Proposed Law Would Provide Pathway for Generic Drugs Labeling Changes with a Reasoned Approach

Proposed H.R. 5668 (here) titled, Making Objective Drug Evidence Revisions for New Labeling Act of 2020, outlines a path forward for making generic drug labeling changes when the reference listed drug is no longer marketed.  We all understand the history of this issue and also are well aware of the Supreme Court Mensing decision, that affirmed that generic drugs labeling must be the same as that of the reference listed drug (RLD) upon which the ANDA applicant relies as a basis for approval at time of approval, and throughout its marketing life.  The current regulations requiring sameness of labeling is consistent with the Hatch-Waxman statute as confirmed by the court.  The age-old question of how such labeling be revised when the RLD is no longer being marketed has been the subject of much debate over the years even though the regulations provide clear guidance that it is the FDA’s responsibility to inform generic applicants when such a change is needed.

Now comes the proposed statute that makes it clear it is FDA’s responsibility to identify instances where it believes that labeling of a generic product, where there is no 505(b) or 505(b)(2) application being marketed, and where there are ANDA generic products that are in the market and explains how such a process is to work.  The proposed law also has a provision that states any changes of an ANDA’s labeling ordered by the FDA will deem the revised label to have the same conditions of use and the “same labeling” as that of the RLD, even though there have been additions or other changes mandated by FDA to the label.  The theory is that if there was still an RLD it would have had to make the same changes first by supplemental application or as ordered by the FDA or the change and the generic label revision would soon follow that of the RLD.

The proposed legislation also provides for a notification period by FDA to the generic applicant during which the ANDA applicant must either make the exact change required by the FDA or appeal the decision to add the information to the FDA, or enter into discussions with the Agency to resolve any issues.  If the Agency does not agree with the appeal, the generic applicant must revise its label in accordance with the original FDA instructions or to any agreed upon change resulting from the discussions.  Failure to do so will result in the Agency deeming the noncompliant product to be misbranded.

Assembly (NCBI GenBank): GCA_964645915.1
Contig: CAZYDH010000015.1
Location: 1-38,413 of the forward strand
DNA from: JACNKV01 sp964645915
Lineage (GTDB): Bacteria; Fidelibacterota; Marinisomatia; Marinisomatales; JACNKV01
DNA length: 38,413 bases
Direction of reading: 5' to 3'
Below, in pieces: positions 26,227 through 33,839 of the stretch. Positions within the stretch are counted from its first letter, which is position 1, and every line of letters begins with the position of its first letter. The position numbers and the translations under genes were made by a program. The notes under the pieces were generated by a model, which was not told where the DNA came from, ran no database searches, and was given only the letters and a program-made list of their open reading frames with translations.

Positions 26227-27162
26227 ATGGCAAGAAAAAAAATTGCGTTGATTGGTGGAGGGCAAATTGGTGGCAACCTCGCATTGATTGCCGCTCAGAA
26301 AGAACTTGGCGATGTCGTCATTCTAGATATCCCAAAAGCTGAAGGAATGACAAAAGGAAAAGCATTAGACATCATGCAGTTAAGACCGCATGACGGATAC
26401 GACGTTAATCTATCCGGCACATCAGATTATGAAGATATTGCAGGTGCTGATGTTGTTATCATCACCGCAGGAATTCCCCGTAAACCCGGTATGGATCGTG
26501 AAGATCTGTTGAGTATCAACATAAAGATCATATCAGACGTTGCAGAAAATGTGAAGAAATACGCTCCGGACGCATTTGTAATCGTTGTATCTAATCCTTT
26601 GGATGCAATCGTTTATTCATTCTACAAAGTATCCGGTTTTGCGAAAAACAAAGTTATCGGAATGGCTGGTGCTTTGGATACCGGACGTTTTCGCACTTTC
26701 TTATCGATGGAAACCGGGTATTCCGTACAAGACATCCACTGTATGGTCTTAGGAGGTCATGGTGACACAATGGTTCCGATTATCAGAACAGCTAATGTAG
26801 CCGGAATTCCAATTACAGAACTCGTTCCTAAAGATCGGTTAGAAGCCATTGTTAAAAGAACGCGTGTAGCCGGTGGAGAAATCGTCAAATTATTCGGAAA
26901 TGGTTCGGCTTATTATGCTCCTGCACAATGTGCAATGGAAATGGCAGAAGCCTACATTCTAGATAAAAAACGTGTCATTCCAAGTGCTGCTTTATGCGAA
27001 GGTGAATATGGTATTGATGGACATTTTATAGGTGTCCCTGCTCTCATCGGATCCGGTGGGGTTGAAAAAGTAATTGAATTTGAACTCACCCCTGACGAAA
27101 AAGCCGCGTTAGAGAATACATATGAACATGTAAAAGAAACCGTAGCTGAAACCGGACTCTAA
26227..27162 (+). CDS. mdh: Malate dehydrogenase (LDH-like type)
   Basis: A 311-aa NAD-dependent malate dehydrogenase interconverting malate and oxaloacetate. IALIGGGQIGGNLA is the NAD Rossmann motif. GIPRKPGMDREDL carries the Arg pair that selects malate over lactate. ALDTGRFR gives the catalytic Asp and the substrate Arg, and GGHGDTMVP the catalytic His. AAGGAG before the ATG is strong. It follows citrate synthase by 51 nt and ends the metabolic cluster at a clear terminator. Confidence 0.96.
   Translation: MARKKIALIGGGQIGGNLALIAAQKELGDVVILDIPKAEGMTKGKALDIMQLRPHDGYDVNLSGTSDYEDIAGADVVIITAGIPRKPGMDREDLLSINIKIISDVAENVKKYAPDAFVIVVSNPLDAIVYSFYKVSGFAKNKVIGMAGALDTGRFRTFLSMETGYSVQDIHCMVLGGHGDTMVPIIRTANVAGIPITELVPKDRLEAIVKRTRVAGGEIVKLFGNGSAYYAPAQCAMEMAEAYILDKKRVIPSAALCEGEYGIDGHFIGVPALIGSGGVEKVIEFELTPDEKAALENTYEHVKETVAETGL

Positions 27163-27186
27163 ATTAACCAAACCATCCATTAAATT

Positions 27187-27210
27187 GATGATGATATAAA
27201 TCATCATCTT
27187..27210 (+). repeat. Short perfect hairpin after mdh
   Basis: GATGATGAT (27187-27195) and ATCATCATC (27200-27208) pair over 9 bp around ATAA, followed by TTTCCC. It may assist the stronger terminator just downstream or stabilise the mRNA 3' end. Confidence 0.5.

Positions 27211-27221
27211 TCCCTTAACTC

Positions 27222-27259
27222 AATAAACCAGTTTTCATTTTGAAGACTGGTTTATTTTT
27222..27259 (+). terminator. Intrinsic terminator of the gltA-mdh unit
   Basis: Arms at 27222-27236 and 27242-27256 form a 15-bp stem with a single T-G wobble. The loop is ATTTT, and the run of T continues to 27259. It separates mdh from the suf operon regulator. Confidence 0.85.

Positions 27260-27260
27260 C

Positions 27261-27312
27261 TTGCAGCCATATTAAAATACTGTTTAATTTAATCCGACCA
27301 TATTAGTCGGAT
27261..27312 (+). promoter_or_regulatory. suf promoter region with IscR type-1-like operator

The proposed statute also notes that there shall be no exclusivity period afforded for such changes. In addition, there are reporting requirements placed on the FDA that include:

  • No more than four years after enactment and every four year thereafter, the Agency shall report to congress on:
    • “the number of covered drugs and description of the types of drugs the Secretary has selected for labeling changes and the rationale for such recommended changes; and
    • the number of times the Secretary entered into discussions concerning a disagreement with an application holder or holders and a summary of the decision regarding a labeling change, if any; and
    • includes any recommendations of the Secretary for modifying the program under this section’’ of the Act.

Again, this piece of legislation if enacted would provide a clear mechanism for revision of certain generic drug labeling to assure that the label will remain current, consistent and provide such revisions as the FDA deems necessary while not running afoul of the Hatch-Waxman label sameness requirements. Changes are to be made to comply with an FDA mandated revision are to be made to paper labeling at time of next printing; and requires generic sponsors to revise electronic labels within 30 days of such FDA orders.  Changes made to comply with FDA requirements may be made by ANDA applicants in the form of a supplement changes being effected.   This legislation will provide sponsors clear guidance and direction from FDA when label changes are made and sidesteps problems associated with the “label sameness” requirements of both the current statute and its implementing regulations.  Let us hope that this piece of legislation is enacted to permit an orderly process for such label changes and to keep generic drug labeling the same from application to application.  This will avoid the type of confusion stakeholders discussed in previous proposed regulatory changes. (see previous posts, here, here  here, here, here , here and here).